Velvet Elvis has left the Building

At long last I have got around to reading Rob Bell’s ‘Velvet Elvis’ -well, starting to read it, I’ve managed the first two chapters and haven’t decided if I’ll bother with the rest. It’s a great title, well laid out and written in a style that makes me feel like an old square. But it is a book that already has raised many concerns. The fact that it is stacked high in a key spot in the local Wesley Owen bookshop is a worrying development. It will be attractive to many young Christians but if this is their diet then we are in for a lot of trouble. Here and there Bell make sense but sometimes its where he makes sense that he is most alarming.

What concerns me about the book is not only what is said but the way in which it is said. it has the appearance of wisdom and yet its basic arguments are deeply flawed. Example- in chapter 1 Bell argues that doctrines ought not to be thought of as bricks in a wall creating an edifice that will crumble should one brick be removed. Instead they ought to be treated as springs in a trampoline which give expression to our experiences of God. Like Bell I find the prospect of jumping on a trampoline more exhilarating than defending a brick wall. But what good is the trampoline if there are no springs? And might you not wish to defend your trampoline every bit as much as your brick wall if someone were trying to steal its springs? Bell is in effect talking gibberish.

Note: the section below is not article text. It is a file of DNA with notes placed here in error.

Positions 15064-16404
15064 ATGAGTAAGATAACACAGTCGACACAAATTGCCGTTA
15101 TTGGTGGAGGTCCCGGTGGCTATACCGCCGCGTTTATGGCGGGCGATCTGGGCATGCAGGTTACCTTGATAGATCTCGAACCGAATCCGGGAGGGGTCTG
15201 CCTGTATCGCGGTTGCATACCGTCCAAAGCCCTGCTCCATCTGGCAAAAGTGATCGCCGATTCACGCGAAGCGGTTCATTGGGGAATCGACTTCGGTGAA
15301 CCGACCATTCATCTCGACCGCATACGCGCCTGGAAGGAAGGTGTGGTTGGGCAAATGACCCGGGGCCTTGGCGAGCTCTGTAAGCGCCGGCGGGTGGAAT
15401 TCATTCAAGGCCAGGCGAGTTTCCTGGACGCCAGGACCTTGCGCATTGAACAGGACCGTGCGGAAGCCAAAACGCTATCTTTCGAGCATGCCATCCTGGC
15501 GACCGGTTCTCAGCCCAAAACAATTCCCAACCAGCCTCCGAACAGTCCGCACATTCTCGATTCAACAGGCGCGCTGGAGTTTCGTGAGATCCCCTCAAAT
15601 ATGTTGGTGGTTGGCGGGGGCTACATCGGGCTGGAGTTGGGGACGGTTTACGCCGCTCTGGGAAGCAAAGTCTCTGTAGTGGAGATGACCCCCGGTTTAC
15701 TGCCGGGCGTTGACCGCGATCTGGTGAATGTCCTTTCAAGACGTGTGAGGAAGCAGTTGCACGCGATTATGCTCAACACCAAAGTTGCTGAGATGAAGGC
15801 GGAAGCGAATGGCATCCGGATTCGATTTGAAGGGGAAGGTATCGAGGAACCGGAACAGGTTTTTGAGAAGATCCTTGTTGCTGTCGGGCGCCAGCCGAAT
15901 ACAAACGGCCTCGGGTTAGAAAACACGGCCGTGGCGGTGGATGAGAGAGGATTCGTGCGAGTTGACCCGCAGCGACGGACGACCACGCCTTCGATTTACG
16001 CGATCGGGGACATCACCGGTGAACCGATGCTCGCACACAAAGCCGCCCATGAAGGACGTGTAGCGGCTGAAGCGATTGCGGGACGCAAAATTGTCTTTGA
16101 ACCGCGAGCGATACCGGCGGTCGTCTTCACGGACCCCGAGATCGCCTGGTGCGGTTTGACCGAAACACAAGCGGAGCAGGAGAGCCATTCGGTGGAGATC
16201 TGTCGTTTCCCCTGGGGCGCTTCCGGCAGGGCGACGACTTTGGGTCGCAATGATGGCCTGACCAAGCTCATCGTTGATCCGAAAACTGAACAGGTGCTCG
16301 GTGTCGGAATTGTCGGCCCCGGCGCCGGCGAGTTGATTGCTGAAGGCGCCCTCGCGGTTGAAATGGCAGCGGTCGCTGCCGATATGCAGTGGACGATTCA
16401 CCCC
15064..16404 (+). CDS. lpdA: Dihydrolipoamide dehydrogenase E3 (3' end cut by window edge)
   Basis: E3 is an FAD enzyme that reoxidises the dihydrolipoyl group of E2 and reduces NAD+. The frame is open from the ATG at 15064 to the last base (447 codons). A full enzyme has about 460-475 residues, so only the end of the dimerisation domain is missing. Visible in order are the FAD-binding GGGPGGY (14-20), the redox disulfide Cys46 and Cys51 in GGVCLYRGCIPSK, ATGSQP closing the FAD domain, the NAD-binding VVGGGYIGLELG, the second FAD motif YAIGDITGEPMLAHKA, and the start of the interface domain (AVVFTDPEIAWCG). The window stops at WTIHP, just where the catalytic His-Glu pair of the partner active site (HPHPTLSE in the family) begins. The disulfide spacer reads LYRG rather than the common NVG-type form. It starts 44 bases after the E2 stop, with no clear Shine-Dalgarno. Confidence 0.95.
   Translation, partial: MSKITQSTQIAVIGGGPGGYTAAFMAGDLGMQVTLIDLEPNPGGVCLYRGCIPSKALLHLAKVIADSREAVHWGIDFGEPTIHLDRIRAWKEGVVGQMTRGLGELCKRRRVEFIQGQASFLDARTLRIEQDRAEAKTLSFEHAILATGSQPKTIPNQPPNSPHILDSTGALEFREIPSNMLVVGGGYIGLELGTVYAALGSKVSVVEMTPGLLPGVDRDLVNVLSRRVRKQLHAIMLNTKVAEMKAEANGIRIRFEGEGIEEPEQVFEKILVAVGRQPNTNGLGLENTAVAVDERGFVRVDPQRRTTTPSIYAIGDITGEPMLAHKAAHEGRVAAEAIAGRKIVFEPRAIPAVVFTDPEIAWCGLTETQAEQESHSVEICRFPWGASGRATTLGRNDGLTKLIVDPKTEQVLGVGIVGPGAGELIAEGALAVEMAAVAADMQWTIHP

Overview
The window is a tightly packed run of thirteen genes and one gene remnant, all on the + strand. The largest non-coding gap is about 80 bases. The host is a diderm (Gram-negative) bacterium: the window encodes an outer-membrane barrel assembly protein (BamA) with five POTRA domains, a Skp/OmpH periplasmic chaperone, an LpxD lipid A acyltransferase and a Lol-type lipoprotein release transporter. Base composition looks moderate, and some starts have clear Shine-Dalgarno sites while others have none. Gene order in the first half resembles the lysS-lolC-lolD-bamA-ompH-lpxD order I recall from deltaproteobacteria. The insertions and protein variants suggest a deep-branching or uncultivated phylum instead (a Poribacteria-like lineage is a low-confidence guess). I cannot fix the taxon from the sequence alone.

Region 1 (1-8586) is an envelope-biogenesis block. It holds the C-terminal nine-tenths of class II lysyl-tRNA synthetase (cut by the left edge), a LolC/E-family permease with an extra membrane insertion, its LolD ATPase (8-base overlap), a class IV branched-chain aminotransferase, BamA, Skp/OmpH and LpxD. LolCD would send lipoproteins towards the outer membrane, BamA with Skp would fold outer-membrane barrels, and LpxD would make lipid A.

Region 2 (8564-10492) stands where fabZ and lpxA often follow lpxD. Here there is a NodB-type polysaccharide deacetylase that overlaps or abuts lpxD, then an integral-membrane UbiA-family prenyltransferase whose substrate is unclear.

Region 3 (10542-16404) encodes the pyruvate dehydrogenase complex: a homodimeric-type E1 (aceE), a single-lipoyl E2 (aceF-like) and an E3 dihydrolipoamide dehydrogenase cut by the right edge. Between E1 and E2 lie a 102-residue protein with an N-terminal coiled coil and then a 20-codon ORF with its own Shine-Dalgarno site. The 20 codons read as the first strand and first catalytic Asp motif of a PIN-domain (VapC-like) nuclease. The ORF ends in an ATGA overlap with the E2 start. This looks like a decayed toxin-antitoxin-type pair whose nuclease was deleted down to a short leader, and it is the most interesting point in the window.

Bell also speaks in this chapter of inviting people to join him on his trampoline. (Do they bring their own springs or use Bell’s -I’m not sure!) For him this is how one becomes a Christian by living the Christian life and discovering its reality. It’s a far cry from NT pictures of the Christian life which begin not with an experiment but new birth and wholehearted, life-surrendering commitment to Jesus. What happens in Bell’s version when the experience doesn’t measure up to their expectations as often happens in the course of our spiritual journey? Is there any reality beyond what we experience?